Wairewa residents, Karren Scott and Vaughan Hibbs, celebrated Christmas and the New Year in their new home.
The couple was burnt out in the Black Summer Bushfires after the blaze, which had been burning for weeks, finally arrived in the Wairewa Valley on the night of December 30.
Eleven homes were destroyed in Wairewa after the fire skipped across the valley, randomly selecting its targets.
Ms Scott and Mr Hibbs are the first Wairewa residents to have a new house following the fires and the home’s arrival, in three parts, on the back of a couple of semi-trailers last year, brought the local community out for a sticky beak.
“It was an emotional day,” Ms Scott said.
“We put a barbecue on and everyone came to have a look.
“I think it was uplifting for the community, it raised everyone’s spirits.”
The Anchor Home was forced to enter the valley via a back road as the house wouldn’t have fitted through the narrow opening under the historic bridge on the Wairewa Road.
Mr Hibbs said a remote control device was used to lift the house, in two parts, off the back of the trucks, before the verandah was also gently manoeuvred off.
“I was thinking I hope they don’t drop it,” Mr Hibbs said.
“It was quite nerve wracking to see your house dangling in the air.”
After the house was put together, the couple turned their attention to furnishing it. They lost all their furniture in the fires.
“A lot of the furniture was antique,” Ms Scott said.
“People say you must be excited about replacing the furniture and getting a new home, but I say to people it’s just a house at the moment.”
It’s evident memories created of the joyful times in the couple’s former home still linger.
The couple resituated their new home several metres away from their former house site.
“We were advised that it wasn’t ideal to build on a compromised site,” Ms Scott said.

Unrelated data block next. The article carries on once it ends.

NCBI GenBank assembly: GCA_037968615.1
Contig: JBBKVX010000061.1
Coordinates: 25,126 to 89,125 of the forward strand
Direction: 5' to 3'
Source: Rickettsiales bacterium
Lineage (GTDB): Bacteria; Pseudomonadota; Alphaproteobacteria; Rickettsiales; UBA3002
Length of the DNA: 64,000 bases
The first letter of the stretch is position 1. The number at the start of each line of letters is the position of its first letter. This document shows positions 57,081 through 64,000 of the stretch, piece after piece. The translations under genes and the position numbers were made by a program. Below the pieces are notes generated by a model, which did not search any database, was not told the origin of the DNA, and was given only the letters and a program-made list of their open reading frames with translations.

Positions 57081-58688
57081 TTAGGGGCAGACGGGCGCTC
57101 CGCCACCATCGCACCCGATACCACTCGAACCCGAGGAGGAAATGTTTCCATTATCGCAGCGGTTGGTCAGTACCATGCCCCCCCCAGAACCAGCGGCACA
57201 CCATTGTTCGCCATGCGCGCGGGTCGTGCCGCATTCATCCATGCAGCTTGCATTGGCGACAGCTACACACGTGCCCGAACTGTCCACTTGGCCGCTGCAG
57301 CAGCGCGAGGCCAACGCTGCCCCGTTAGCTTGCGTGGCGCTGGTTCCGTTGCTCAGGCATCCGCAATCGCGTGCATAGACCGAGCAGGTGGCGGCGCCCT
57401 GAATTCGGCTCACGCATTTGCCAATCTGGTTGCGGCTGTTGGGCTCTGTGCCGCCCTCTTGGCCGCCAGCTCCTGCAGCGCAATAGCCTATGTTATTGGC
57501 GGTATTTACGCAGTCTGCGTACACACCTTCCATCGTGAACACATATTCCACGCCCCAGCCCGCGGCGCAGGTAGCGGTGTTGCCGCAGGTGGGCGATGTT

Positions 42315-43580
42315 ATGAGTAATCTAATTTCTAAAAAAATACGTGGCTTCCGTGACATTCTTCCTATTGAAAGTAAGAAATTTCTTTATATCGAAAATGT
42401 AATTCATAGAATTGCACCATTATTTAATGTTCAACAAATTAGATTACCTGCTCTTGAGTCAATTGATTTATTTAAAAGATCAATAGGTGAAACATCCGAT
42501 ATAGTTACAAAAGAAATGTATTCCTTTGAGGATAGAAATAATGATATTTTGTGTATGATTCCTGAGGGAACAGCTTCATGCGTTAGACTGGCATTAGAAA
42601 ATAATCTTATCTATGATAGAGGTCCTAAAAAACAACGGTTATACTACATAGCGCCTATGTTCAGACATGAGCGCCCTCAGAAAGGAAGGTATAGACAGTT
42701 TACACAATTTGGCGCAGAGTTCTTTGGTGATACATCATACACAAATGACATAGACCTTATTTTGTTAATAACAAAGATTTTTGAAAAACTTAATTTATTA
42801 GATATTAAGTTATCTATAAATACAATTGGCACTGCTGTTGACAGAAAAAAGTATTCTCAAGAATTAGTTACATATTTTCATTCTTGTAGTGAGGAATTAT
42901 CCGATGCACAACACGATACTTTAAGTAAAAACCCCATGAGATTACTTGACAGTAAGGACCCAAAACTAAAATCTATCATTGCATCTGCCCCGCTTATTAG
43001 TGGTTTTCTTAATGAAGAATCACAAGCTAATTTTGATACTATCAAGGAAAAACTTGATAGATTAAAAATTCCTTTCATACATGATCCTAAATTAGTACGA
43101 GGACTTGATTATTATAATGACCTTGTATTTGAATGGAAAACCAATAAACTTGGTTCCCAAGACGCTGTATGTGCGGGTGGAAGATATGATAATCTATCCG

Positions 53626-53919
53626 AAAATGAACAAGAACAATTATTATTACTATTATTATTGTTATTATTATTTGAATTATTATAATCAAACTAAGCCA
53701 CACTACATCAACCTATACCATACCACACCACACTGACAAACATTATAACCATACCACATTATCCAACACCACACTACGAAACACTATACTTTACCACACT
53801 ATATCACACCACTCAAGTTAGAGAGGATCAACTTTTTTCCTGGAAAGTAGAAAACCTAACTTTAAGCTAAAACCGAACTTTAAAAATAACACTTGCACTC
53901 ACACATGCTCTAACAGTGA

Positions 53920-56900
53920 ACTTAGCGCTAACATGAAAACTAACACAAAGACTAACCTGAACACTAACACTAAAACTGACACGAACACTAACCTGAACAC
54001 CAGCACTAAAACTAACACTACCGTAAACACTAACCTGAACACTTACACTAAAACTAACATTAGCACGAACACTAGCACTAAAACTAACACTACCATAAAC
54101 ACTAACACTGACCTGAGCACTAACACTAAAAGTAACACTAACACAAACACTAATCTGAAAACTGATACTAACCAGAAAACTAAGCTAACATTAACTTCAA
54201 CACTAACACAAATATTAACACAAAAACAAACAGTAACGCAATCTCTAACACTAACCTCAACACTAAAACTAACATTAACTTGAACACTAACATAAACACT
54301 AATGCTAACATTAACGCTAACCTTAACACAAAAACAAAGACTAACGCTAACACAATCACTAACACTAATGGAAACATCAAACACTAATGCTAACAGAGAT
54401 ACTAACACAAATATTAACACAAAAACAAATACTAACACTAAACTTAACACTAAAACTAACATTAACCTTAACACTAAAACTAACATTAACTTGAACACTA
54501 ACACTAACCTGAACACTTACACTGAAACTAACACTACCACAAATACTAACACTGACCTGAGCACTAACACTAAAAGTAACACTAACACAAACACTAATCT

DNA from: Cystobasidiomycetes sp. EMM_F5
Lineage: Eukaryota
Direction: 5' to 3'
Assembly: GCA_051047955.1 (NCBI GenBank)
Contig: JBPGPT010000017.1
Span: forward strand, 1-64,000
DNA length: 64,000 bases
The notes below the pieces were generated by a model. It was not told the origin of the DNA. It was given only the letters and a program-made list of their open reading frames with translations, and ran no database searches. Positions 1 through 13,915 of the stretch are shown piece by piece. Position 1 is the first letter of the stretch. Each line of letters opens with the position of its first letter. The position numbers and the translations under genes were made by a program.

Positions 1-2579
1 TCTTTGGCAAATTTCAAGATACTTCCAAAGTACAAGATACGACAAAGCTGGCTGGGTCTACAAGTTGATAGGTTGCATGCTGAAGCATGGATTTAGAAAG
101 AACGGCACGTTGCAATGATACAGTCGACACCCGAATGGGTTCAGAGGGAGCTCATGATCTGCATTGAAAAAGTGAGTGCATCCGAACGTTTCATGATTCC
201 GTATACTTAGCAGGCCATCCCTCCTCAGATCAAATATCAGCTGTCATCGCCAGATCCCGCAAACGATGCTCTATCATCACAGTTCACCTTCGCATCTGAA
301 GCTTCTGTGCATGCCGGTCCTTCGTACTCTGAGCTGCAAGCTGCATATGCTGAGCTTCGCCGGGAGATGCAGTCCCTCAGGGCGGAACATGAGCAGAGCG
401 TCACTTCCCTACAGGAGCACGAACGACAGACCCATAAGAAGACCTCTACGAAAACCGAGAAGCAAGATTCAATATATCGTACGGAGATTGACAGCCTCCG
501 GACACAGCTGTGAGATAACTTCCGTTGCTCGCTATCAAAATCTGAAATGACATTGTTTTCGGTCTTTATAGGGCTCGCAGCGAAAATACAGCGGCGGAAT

A school teacher in Lakes Entrance, Ms Scott endured a difficult year with COVID-19 and adapting to teaching her students online.
Her son, Josh, and his partner joined the couple to welcome in the New Year on the Wairewa property, but Ms Scott indicated it will take time to process the fallout from the bushfires. “I think it’s a lot like delayed concussion,” she said. She concedes many people will likely suffer some form of PTSD (Post Traumatic Stress Disorder).
“There’s a lot of people out there that are still a mess and people think because 12 months have passed they will have moved on,” Ms Scott said. “I think people just need to be kind and be patient.” Ms Scott said the garden had been her savior during difficult times. She has also found solace in a horse given to her by her neighbor, who elected not to rebuild following the bushfires and has left Wairewa.
“It’s an ex-racehorse and I’m trying to learn how to ride it,” she laughed. Ms Scott has now bought it a companion and she loves watching the two horses running happily through the paddocks together.
Mr Hibbs said he will often go to get something, not be able to find it, and wonder whether he lost it or if it was in the house when it was engulfed in flames.
The couple concur it will “take time to adjust”
Karren Scott and Vaughan Hibbs on the balcony of their new home in Wairewa. K1- 8660